I think that many magicians fail to understand psychology of audience. Their object is to do something supposedly impossible, that will still be impossible after is demonstrated. This is not amazing, this is nonsense. If you demonstrate, is possible. That is whole point of Science. If you are saying is still impossible, is trick. How can mere trick be more amazing than mind-blowing reality?

The effect of this illusion I mention above is precisely the same to the senses. "How did he do that?" Only difference is you give them reason to believe is possible, therefore maybe not trick. This is what we want, is it not? To deny that is just illusion. Because if this is the case, audience feel cheated.

You cannot convince audience yes, is impossible, but I do it. Is not trick, is real, but you can do what cannot be done. Rational human being needs to admit logically, if is really happening, is possible. Is no longer impossible. If still impossible, then is lie, is deceptuon.

You seem to think this is new idea of mine. No, many magicians have done this throughout history. I am sure that most of you do ths in your routines as well. The alchemists who claimed to convert base metals to gold were pseudo-scientists. Even Mark Lewis gives "explanation" for magic mouse. Each time you give false reason for effect, you are using pseudo-science.

Again, is not "paradox" to demonstrate the impossible, and still it be impossible. Is meaningless nonsense. It proves only that you don't know what you are talking about. If you claim to know how to do these things, you must acknowledge there is a way. Is therefore not impossible, is just secret.

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Re: The Too Perfect Theory

Postby Paco Nagata » January 8th, 2020, 7:03 am

PavelTheGreat wrote:I think that many magicians fail to understand psychology of audience. Their object is to do something supposedly impossible, that will still be impossible after is demonstrated. This is not amazing, this is nonsense. If you demonstrate, is possible. That is whole point of Science. If you are saying is still impossible, is trick. How can mere trick be more amazing than mind-blowing reality?

It is NECESSARY to keep it as an impossible thing to be MAGIC.

PavelTheGreat wrote:The effect of this illusion I mention above is precisely the same to the senses. "How did he do that?" Only difference is you give them reason to believe is possible, therefore maybe not trick. This is what we want, is it not? To deny that is just illusion. Because if this is the case, audience feel cheated.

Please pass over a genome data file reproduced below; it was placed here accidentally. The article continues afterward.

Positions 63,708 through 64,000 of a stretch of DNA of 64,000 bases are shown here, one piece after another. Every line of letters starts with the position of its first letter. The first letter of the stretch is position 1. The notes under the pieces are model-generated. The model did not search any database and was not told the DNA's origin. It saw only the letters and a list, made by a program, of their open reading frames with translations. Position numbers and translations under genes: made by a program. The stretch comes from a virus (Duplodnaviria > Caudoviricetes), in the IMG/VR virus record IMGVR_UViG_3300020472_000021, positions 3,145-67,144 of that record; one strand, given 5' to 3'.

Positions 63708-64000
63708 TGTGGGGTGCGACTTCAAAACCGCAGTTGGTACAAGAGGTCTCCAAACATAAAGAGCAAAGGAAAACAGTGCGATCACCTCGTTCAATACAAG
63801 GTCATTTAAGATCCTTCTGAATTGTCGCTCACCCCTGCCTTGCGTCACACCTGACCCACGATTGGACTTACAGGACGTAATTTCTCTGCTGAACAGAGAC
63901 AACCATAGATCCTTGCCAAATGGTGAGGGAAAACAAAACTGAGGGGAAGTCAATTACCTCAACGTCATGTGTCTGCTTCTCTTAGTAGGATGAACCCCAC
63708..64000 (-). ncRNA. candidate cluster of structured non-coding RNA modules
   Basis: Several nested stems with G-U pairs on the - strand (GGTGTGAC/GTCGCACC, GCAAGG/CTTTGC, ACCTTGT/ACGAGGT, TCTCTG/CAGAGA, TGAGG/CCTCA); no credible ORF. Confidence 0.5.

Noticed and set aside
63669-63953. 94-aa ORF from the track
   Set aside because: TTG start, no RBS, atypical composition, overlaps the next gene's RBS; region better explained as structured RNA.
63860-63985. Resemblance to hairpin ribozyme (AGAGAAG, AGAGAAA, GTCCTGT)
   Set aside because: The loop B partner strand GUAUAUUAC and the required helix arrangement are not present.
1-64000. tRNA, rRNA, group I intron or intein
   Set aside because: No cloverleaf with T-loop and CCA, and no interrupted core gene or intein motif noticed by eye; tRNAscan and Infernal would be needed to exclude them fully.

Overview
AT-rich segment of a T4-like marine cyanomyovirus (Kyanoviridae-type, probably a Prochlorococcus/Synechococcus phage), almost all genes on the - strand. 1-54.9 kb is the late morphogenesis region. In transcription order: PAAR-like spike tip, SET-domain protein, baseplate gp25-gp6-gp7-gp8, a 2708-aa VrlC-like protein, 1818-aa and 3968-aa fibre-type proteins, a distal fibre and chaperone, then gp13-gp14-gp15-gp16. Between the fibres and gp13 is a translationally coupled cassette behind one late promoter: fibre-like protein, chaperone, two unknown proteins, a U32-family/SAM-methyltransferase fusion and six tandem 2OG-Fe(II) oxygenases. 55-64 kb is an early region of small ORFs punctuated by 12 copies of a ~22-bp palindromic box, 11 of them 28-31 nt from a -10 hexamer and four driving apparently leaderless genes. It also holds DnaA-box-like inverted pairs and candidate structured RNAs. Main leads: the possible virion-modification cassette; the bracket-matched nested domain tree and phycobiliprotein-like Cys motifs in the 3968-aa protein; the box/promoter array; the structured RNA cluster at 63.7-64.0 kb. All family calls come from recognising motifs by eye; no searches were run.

When a magician perform magic, spectators usually say things like:
"It can't be!"
"it's impossible!"
"Unbelievable!"
"No way"
Why do you think they say things like this?
Because it must be consider as so; impossible.

PavelTheGreat wrote:You cannot convince audience yes, is impossible, but I do it. Is not trick, is real, but you can do what cannot be done. Rational human being needs to admit logically, if is really happening, is possible. Is no longer impossible. If still impossible, then is lie, is deceptuon.

Magicians DON'T NEED to convince anybody of anything they do, but just doing the show and letting spectators to think wherever they want about it.

PavelTheGreat wrote:You seem to think this is new idea of mine. No, many magicians have done this throughout history. I am sure that most of you do ths in your routines as well. The alchemists who claimed to convert base metals to gold were pseudo-scientists. Even Mark Lewis gives "explanation" for magic mouse. Each time you give false reason for effect, you are using pseudo-science.

When magicians explain tricks in a show is for comical purpose, like some Tamariz and Gaetan Bloom shows, for example.

PavelTheGreat wrote:Again, is not "paradox" to demonstrate the impossible, and still it be impossible. Is meaningless nonsens

"To be without being able to be" IS a paradox.

PavelTheGreat wrote:It proves only that you don't know what you are talking about.

Do you know what are you talking about?
Discredit people that don't think like you is despicable.
I could say as well that your statements proved that you didn't know what was you talking about, but I prefered not to say that because I've been well educated to not discredit anybody that has different opinions.

PavelTheGreat wrote:If you claim to know how to do these things, you must acknowledge there is a way. Is therefore not impossible, is just secret.

So, not magic.
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Re: The Too Perfect Theory

Postby PavelTheGreat » January 8th, 2020, 7:39 am

Paco Nagata: Magic is not a thing. It is false perception of reality. It is illusion. It is deception. It is real phenomenon that is called "magic" because of ignorance.

Here we have two types of magicians, one that acknowledge is possible by demonstrating it, and other that insist it is "magic" (impossible) because nobody knows how to do it.

Magician boasts of knowing how to do it, have secret knowledge. This is not paradox, this is mis-statement. You cannot claim is impossible if you know how to do it.

At best, you seem to be wise man who keep secrets. At worst, you are fool that can do things without knowing how. But nobody really knows what is impossible. This is dubious assumption. Science shows us things we thought were impossible. Is proving that belief in impossible is unfounded.

That is why I say is like Science-Fiction. What would seem impossible today may be discovered to be possible tomorrow.